Have you ever watched a child draw a picture? Usually, its just a mismatch of colours, lines and some deeper message that only they can seem to see. And yet, there comes a time in every child’s life that they exchange the random squiggles for straighter lines and a slightly greater amount of coherence. They might start with a rectangle. Then, to really push the boundaries, they might draw a triangle on top of that rectangle.

Now, somehow, every single human recognises what it is that they are drawing. Without asking the child what they were intending to draw, every human now understand that this picture is of a building of some sort. Probably the house the child lives in. How is it that with two shapes, and six lines, the child has now elevated their art to something recognisable and understandable? How is it that just two shapes make an image that all people can connect with? This is the power of the psychology of shapes.

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This power is something that your design can, and should, tap into. It’s probably never entered your mind to wonder what message the shapes in your design are conveying. We can understand that fonts send a message, and we’ve written previously about how colours are more powerful than we might realise. Of course, it is obvious that the wording, name and logo will all portray a certain meaning. And yet the shapes we use in our branding, product design or collateral can also put across a certain message. Let’s run through a quick list of shapes and what they mean.

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It’s probably best to start with the most commonly used shapes. You see them everywhere, in technology, furniture, books, magazines and in countless other places. The straight lines and right angles of these shapes convey a sense of security, strength and reliability. This is usually because, as the child’s drawing illustrates, most people associate these shapes with buildings. Subconsciously, it must be said.

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Triangles are an interesting mix of energy and stability. Simultaneously, triangles can represent motion and direction, and balance and strength. The lines of a triangle naturally draw the viewer’s eyes to the top, meaning that automatically represents vision, direction, motion, risk, and in some cases, danger. The second meaning comes depending on the orientation of the shape. An upright triangle brings a sense of stability, strength and structural integrity.

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Circles have long been associated with the universe, with the sun, planets, endless time and magic. They are ‘soft shapes’, without angles or corners, meaning that they are the perfect choice to represent community, inclusivity, unity and love. Circles are usually seen as a positive shape.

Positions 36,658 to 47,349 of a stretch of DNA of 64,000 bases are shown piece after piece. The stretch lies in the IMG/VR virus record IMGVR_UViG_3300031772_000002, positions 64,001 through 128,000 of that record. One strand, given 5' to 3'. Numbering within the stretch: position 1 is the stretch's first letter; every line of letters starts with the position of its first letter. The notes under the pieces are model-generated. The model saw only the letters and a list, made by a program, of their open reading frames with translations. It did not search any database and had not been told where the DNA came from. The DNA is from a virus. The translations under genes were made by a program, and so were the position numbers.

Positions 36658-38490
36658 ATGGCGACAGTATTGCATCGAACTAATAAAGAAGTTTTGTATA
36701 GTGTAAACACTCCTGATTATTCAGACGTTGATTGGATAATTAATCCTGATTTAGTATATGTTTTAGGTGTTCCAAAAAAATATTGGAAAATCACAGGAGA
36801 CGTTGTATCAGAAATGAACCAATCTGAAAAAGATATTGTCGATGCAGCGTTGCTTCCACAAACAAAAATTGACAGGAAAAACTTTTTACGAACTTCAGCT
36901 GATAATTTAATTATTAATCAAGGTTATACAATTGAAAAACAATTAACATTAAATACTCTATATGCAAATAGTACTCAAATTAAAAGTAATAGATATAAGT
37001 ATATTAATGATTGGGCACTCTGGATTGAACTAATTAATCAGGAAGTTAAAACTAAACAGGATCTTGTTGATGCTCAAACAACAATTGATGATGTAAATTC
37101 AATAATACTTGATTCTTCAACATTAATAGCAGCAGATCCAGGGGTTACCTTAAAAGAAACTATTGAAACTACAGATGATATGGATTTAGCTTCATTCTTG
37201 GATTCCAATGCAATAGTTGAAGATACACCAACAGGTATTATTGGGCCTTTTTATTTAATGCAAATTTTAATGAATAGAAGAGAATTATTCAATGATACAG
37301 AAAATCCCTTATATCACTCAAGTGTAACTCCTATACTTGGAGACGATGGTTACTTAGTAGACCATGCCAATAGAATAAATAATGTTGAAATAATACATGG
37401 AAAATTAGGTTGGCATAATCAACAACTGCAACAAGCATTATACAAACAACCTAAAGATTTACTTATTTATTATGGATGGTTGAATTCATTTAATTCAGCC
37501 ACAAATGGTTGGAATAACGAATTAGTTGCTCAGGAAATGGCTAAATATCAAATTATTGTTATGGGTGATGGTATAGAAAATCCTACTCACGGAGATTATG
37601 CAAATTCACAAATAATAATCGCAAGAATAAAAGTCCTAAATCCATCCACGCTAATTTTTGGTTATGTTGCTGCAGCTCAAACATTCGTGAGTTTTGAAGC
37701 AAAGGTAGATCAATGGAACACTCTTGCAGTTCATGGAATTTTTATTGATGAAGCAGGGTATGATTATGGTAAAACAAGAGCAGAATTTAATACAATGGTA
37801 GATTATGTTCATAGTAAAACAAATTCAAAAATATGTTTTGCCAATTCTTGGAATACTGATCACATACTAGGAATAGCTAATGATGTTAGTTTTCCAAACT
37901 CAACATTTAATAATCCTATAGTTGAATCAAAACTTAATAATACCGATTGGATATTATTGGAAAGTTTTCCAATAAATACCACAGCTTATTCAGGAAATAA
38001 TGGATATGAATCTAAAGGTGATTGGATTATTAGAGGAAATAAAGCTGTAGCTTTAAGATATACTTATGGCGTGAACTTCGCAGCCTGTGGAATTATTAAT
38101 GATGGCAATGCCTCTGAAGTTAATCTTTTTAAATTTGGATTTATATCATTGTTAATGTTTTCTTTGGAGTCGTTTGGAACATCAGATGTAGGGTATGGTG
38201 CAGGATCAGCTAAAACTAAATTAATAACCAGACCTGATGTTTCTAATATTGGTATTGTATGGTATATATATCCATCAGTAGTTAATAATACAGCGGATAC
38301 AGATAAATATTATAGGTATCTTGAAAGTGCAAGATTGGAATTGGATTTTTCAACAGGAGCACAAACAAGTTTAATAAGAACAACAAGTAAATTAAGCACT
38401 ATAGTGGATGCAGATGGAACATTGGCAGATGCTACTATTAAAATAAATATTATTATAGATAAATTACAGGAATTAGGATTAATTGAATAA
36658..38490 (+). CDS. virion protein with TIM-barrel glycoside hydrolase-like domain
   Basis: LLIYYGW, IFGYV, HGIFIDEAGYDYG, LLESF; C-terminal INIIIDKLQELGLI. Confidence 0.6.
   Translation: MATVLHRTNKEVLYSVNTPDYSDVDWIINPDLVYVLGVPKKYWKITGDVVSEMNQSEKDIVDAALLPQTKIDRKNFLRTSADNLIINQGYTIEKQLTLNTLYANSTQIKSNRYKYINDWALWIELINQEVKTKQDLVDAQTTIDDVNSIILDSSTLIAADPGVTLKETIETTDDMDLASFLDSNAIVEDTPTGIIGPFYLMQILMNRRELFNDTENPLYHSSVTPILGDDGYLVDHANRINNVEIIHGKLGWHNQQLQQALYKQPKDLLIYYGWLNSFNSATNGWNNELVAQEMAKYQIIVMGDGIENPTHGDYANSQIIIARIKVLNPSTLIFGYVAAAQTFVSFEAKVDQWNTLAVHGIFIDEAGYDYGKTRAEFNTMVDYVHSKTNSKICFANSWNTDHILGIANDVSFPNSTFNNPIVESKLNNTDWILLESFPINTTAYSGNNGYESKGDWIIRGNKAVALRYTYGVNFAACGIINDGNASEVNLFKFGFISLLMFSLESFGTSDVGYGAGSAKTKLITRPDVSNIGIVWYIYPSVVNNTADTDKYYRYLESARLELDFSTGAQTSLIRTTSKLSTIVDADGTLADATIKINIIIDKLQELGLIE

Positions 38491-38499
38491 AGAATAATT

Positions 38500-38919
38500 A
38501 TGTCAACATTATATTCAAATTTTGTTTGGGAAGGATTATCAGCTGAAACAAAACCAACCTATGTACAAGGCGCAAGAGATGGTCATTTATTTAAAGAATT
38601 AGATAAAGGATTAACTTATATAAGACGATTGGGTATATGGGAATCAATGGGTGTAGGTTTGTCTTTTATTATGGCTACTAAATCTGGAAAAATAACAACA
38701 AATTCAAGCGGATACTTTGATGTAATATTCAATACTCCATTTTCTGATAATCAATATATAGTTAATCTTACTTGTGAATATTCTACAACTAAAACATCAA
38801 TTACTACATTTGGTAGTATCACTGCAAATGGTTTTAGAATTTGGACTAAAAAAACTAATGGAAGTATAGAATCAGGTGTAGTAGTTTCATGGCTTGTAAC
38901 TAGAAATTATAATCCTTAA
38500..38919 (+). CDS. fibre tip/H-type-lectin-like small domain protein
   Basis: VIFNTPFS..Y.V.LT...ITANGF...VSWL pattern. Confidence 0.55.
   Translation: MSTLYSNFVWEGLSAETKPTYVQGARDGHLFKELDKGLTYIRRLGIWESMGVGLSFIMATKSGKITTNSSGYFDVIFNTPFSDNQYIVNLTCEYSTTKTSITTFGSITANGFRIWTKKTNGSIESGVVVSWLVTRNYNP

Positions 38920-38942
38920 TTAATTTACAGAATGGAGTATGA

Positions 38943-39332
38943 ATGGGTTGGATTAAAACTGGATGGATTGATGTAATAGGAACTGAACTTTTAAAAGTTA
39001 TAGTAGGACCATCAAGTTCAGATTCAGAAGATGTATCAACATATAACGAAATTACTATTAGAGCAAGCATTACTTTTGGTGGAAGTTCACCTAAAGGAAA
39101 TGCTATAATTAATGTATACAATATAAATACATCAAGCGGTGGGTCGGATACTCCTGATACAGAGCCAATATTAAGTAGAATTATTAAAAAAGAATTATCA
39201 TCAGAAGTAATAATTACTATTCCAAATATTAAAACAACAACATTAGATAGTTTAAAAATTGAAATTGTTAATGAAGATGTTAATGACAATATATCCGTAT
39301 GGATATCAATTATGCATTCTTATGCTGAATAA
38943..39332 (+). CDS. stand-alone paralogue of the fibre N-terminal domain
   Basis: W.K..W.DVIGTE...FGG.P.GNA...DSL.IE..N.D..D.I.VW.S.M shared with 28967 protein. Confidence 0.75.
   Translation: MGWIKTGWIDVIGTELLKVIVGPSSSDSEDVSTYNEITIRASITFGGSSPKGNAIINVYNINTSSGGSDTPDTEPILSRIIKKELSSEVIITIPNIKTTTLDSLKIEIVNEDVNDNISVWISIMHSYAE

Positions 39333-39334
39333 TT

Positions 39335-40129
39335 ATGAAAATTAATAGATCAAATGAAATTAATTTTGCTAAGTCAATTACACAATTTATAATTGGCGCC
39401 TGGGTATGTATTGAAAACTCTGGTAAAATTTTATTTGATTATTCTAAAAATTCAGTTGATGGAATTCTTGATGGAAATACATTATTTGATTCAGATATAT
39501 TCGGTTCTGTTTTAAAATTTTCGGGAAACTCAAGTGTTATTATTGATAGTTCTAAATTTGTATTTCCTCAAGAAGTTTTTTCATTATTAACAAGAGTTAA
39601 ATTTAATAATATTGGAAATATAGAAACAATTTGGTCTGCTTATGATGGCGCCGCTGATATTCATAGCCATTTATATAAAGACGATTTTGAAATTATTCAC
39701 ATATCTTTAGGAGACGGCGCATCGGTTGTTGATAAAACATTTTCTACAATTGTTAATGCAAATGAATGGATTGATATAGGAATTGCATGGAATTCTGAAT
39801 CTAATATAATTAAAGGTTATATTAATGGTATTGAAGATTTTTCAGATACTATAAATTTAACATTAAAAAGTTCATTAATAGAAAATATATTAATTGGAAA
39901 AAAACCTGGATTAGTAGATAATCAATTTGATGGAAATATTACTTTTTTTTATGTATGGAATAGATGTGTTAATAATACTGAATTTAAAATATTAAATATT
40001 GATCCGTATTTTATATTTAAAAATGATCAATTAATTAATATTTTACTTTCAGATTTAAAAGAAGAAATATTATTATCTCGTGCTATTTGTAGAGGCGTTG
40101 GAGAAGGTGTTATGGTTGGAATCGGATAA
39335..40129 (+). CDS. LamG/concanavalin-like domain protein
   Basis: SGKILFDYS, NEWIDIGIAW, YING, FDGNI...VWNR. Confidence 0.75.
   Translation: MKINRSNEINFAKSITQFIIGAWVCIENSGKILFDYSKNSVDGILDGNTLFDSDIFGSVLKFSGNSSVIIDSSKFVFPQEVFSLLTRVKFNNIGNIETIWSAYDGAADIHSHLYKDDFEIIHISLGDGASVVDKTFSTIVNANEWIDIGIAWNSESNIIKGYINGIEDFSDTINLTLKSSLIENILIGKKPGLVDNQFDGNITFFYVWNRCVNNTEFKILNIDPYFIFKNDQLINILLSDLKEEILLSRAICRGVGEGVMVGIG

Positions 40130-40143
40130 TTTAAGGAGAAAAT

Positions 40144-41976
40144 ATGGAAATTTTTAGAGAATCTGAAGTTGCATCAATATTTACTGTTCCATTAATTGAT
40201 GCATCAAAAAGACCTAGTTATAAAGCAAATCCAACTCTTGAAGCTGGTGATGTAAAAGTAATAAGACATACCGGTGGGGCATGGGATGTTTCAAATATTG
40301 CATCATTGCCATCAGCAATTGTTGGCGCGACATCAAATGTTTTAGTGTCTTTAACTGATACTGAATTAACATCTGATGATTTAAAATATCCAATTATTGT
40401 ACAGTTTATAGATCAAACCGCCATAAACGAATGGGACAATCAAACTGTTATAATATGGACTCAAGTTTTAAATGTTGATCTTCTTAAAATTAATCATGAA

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Most have heard of the ‘Fibonacci sequence’. It is one of the most famous mathematical formulas, and is often known as the ‘nature’s secret code,’ or ‘nature’s universal rule.’ It acts in nature as a kind of underlying, universal grid. For example, the nautilus shell is one of the most obvious and striking examples of this sequence, adhering to the spiral the sequence creates almost perfectly. For thousands of years before men even considered graphic design, before the artist picked up their brush to paint their masterpiece, before the inundation of file format acronyms and colour palettes, before art as we know it, nature was growing and flourishing in the most beautiful of designs. As we humans tend to do, we have created systems and sequences to understand the inherent beauty of the natural world, in an attempt to harness it, to reflect it, to try and bring a flavour of natural beauty into our designs.

This is not a negative endeavour, instead, it should be commended and pursued. Like the Fibonacci sequence, nature tends to create designs that we naturally find pleasing, satisfying and appealing. If we can learn to reflect just some of the beauty of natural design, we can elevate our product design, logo design, websites, collateral, and all other forms of printed and online media, to becoming naturally appealing to the onlooker, inherently pleasing to the eye and more effective for public engagement. At risk of sounding like an out-of-time hippie that stumbled in from the sixties in all their garish glory: nature is all around us. Take it in. Steal a moment to look around and learn something from our natural world. (like in the broccoli below!)

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This is just a short introduction to the fascinating world of shapes and their psychology. We haven’t even touched on some of the wackier shapes: like spirals that represent creativity, natural shapes like leaves that represent refreshment, and abstract shapes that can symbolise difference, a duality of meaning or unpredictability. When choosing shapes for your design and branding it is helpful to keep these things in mind. You want to present yourself in the best way possible, not conveying anything you don’t mean, or giving across an image you’d rather not.

To return to the illustration of the child’s drawing, the artist-in-the-making might not understand the deeper meaning of the shapes they are using. They may not even know that they are drawing a building when they use those shapes. But we do. Here at Stonefern, we can help guide you through the design process, to choose the perfect shapes to best represent your brand. With years of design experience, and a quite outstanding, adult, knowledge and understanding of shapes, we can help you create a brand that conveys the right messages and stands the test of time.